Perhaps more clearly than anywhere else in the documentation of the “Trial of the Templars,” these acts reveal how royal agents extracted confessions from the Templars in the weeks following their arrest.
By the late 11th century the Roman Catholic Church began to evolve into a distinctive – and powerful – controller of military power.
The idea of the Knights Templar looked good on paper. Have knights from across Europe join a monastic order that would defend the Holy Land from non-Christians. They would be devout warriors fighting on behalf of God, an example for all of Christendom. What could go wrong?
The focus of the study is the Templar estates in Lincolnshire during the first four decades of the fourteenth century. Within this context, two themes are explored: the characteristics of Templar farming and estate management and the fate of the former Templar properties between 1312 and 1338.
What has been neglected in the debate on military order religion is a more focused discussion of how the religion of individual military orders was understood and experienced by outsiders through the ecclesiastical property these orders possessed and the devotional spaces they created and maintained.
Dan Jones gives us the scoop on his new Templar book, Knightfall, and what’s next up his sleeve.
In between the exciting chases, hand-to-hand combat, and surprisingly well-acted dialogue, the overall film drags with too many flat moments of the lead actors staring into the camera or watching something happening from afar.
This article aims at shedding light on this neglected aspect of Templar spirituality and discusses the implications of this concept’s manifestation throughout the order’s history.
In an Irish context, the Knights Hospitaller and the Knights Templar were the most significant expressions of this unusual vocation that sought to combine military service with monastic observance.
A Templar and a Muslim; their strange friendship is the premise of this week’s movie based in the 12th century immediately after the disastrous Battle of Hattin.
A review of the Lady Agnes Mystery by Parisienne author, Andrea Japp.
Black Friday is around the corner – here are a few books that have just been released!
What is it about the Templars that makes them so fascinating?
Although research on the concept of martyrdom during the era of the Crusades has gained considerable prominence, it has rarely been applied to the Knights Templar. This is surprising, as the Templars were the first military order and paved the way for a new monastic development; they were devoted to warfare only; and they, together with the other military orders, but unlike most Crusaders, established a permanent presence in the hostile environment of the Holy Land, consequently facing the threat of death both regularly and frequently.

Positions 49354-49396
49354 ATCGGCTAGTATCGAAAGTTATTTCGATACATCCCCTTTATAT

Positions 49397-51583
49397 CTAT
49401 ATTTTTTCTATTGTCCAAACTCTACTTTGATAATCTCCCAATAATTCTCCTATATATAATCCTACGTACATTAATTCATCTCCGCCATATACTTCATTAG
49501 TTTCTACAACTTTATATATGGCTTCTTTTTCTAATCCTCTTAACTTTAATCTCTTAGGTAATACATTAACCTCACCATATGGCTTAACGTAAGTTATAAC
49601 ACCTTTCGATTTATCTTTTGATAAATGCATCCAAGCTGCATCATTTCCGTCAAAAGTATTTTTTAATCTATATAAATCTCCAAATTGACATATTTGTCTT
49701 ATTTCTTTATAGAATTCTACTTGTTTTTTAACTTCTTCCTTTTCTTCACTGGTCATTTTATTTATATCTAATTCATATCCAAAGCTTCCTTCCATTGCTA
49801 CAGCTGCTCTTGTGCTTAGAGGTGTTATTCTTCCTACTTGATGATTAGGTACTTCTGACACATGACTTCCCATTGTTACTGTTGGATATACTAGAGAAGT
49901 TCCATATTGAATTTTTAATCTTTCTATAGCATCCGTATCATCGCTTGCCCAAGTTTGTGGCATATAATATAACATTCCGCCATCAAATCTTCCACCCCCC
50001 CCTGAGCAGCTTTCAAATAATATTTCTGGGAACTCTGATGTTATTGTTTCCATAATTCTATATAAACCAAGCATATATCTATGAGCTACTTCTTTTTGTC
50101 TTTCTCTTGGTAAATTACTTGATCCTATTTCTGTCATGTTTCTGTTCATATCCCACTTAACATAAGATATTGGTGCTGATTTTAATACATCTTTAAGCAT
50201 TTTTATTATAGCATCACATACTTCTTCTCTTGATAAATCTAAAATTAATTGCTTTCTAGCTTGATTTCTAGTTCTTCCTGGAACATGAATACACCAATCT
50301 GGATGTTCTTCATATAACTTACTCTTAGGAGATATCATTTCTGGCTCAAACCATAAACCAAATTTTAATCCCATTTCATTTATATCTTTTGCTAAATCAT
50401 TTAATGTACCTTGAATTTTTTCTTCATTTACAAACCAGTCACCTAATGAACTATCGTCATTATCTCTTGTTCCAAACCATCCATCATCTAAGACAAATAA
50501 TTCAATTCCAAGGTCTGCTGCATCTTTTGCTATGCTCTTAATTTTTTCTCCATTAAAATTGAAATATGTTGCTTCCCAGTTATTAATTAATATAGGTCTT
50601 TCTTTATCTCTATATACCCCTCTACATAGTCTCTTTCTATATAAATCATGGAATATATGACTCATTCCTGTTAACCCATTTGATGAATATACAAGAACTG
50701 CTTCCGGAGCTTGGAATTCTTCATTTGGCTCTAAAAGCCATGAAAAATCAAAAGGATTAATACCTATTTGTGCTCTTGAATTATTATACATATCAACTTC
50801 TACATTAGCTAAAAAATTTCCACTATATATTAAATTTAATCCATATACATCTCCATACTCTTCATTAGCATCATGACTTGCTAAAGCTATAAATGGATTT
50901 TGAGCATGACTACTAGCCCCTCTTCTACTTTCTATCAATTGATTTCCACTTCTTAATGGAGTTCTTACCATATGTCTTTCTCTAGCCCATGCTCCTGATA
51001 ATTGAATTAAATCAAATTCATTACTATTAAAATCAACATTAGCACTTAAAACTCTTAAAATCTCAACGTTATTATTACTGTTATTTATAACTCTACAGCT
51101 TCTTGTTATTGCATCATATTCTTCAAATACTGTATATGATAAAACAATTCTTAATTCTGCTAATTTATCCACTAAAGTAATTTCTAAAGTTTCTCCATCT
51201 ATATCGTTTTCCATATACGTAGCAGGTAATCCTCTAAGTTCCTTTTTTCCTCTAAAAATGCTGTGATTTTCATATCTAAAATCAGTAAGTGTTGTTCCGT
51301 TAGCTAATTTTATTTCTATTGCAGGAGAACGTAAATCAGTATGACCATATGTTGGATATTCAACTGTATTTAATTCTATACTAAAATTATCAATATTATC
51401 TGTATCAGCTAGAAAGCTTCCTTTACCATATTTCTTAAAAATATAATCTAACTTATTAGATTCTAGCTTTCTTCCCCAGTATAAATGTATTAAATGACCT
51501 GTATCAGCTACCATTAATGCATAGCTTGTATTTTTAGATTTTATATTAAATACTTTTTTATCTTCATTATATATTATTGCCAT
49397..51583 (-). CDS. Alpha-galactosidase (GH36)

To date, scholars have cataloged approximately 1,000 pre-1198 papal documents for Templars and Hospitallers, including deperdita (lost documents, inferred from other, still existing documents), as well as forgeries and falsifications.
In celebration of St. Patrick’s Day, here are some great books on medieval Ireland!
I have argued in my introduction to the proceedings against the Templars in the British Isles that we cannot believe any of the evidence given by the Templars during the proceedings against them.
Matthew Paris is a major source of information on the Templars and Hospitallers. But we ask: ‘How far can this Mad Monk be trusted? Was he in the pay of the Evil Emperor?’
The rule of the order of the Temple took a traditional monastic attitude towards women, being strongly anti-feminine in tone, and seeing women as contaminating the brothers.
Although they were devout members of a pacifist religion, they were also its dominant military force. By the most basic tenants of Christianity, the Military Orders should never have existed.
What makes the case of this cartulary particularly interesting is that the Templar house in Provins was not established until 1193, sixty years after André’s gift. In 1133, there were no Templars living in Champagne at all.
This is my review of Sharan Newman’s latest book, Defending the City of God: A Medieval Queen, the First Crusades, and the Quest for Peace in Jerusalem.
Monk, exegete, political actor and reformer, Bernard of Clairvaux (1090-1153) was not just a man of his times; he was a man who shaped his times.
This article provides an outline for a new interpretation of the trial of the Templars, with special attention to the texts written by the instigators of the case, namely, Philip the Fair and his ministers.